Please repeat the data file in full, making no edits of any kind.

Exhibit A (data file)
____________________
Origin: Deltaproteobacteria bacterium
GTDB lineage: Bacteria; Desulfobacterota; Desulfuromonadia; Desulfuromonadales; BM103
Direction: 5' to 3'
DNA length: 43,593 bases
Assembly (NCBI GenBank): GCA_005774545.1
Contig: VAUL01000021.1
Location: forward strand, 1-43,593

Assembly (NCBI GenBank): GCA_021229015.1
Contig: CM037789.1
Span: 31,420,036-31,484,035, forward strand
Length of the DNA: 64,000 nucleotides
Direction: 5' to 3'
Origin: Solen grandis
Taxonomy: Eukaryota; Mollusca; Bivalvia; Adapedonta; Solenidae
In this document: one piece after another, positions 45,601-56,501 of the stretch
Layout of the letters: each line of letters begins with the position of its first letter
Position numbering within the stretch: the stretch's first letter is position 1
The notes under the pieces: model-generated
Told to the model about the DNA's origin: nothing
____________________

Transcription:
Origin: Deltaproteobacteria bacterium
GTDB lineage: Bacteria; Desulfobacterota; Desulfuromonadia; Desulfuromonadales; BM103
Direction: 5' to 3'
DNA length: 43,593 bases
Assembly (NCBI GenBank): GCA_005774545.1
Contig: VAUL01000021.1
Location: forward strand, 1-43,593

Assembly (NCBI GenBank): GCA_021229015.1
Contig: CM037789.1
Span: 31,420,036-31,484,035, forward strand
Length of the DNA: 64,000 nucleotides
Direction: 5' to 3'
Origin: Solen grandis
Taxonomy: Eukaryota; Mollusca; Bivalvia; Adapedonta; Solenidae
In this document: one piece after another, positions 45,601-56,501 of the stretch
Layout of the letters: each line of letters begins with the position of its first letter
Position numbering within the stretch: the stretch's first letter is position 1
The notes under the pieces: model-generated
Told to the model about the DNA's origin: nothing